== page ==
In my early years I spent a lot of time helping people at no charge and giving free advice. Today I don’t often do that unless I choose to do so.
The exception to the rule is that I do eventually get to my subscriber questions.
I figure if people are interested in supporting me through subscribing and and are interested enough to read my written advice–they get priority over the web surfers.
Even so, despite having a note on my contact page that I give that type of advice under, “Hire Animal Expert,” people still ask for free advice.
I usually just put it in the queue but sometimes, although I know better, I answer them directly.
Recently I did just that but probably won’t do it again.
Several reasons, first I charge for that expertise and invested years in education, research, and dollars for that training so I could make a living.
Second, those people who pass through the blog and use the form rarely spend any time doing research–or even reading what I have written on the topic.
If they did, they would know how to go about contacting me or other professionals in the field. PLUS I’ve usually already answered many of the questions they ask and they are already displayed online which the surfer would know if he or she bothered to check.
Finally, I rarely get a thank you back from people whose questions I do answer.
Manners have certainly gone down the toilet.
The exception to my non-answer rule involves my subscribers.
They do usually thank me and are thrilled that their question made the blog.
Now, when I was a young whipper-snapper I pestered many professionals but I had already done my research, always asked if they had time, I always said thank you–and I usually kept in touch about my progress.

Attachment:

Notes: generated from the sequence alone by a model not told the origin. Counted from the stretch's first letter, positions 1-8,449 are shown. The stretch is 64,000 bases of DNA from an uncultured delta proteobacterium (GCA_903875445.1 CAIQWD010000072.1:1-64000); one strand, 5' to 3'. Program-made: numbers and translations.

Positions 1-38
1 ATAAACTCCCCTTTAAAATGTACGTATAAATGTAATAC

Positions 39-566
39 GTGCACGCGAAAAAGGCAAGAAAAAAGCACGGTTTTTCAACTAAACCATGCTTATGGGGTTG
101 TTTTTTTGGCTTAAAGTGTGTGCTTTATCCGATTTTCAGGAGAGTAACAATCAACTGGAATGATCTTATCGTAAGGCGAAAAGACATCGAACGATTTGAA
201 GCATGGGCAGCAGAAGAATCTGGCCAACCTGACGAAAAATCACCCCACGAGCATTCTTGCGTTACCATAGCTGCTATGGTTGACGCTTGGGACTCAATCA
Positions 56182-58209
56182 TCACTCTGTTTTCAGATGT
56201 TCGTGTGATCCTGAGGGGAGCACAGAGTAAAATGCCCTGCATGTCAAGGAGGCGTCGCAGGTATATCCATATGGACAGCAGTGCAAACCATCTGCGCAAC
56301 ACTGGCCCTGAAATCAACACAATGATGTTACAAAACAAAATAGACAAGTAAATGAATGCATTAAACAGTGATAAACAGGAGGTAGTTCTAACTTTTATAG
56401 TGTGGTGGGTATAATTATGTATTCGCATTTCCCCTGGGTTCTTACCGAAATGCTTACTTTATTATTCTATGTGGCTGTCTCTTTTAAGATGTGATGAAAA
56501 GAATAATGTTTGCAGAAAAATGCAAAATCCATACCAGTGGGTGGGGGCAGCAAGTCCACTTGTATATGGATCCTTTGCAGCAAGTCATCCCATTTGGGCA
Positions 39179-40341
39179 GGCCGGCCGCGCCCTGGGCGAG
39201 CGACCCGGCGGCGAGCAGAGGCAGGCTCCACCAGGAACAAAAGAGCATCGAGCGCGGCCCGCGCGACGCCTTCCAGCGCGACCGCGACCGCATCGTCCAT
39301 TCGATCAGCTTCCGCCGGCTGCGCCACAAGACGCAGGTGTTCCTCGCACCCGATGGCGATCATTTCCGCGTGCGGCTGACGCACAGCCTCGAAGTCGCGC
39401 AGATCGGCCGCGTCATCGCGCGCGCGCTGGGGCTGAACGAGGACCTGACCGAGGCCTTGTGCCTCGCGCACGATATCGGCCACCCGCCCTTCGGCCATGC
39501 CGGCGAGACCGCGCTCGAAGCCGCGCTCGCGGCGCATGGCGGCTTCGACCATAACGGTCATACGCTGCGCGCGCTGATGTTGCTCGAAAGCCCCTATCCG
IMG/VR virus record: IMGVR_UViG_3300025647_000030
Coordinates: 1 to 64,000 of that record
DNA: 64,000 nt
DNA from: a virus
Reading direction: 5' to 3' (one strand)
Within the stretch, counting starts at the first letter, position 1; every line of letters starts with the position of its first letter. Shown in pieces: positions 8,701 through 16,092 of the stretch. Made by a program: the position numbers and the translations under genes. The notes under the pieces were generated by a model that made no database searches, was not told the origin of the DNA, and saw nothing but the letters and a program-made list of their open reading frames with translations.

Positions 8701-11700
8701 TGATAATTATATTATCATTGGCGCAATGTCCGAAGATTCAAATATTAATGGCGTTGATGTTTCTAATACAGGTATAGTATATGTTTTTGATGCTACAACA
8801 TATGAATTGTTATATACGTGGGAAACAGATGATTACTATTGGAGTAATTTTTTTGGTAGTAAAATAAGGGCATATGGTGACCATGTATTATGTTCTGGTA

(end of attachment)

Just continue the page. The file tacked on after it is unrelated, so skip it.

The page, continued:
If you are seeking help, better keep that in mind.
In the meantime, here are my answers to the web surfer’s questions.
1. Is it difficult to find work in this field? Are there many jobs available working with animals?
It is a huge field so unless you define the niche desired it is impossible to answer with a blanket statement. Pay is notoriously low due to the high numbers of people who dream of working with animals.
2. Is it difficult to find work as an Animal Behaviorist? Where would one look to find this work?
You need to have a degree in this field if you want to work as a behaviorist. Today there are degrees specifically for animal behavior. If your XXXXX desires to go into the health profession, a veterinary behaviorist might be a substitute. There are also physical therapy positions for treating animals. See what I wrote on Animal Behavior Careers.
3. Can you suggest some careers working with animals?
4. XXXXX is in her first semester of college in XXXXX, XXXXX. Are there any animal rehabilitation centers or something in that vein in that area, that you know of, and would be able to suggest for her to do some interning? And/or do you have any personal contacts in the area, that she could use as a mentor?
She has to research this on her own. XXXXX will have a variety of different offerings once she decides what animal field or activities she might be interested in. I don’t tend to give out recommendations to people I don’t know or who have not studied with me.
As you can see, I am struggling to help her on this path. Any advice or assistance would be greatly appreciated.
Although I appreciate your interest in helping XXXXXX, she really needs to do the legwork herself. Unless she has the drive to do so on her own–she won’t be taken seriously and won’t get very far.
So, is any of this information useful to you?
I hope so. I tend to get really specific and in-depth when I do personal or phone consultations…but I just gotta ask you, do you work for free?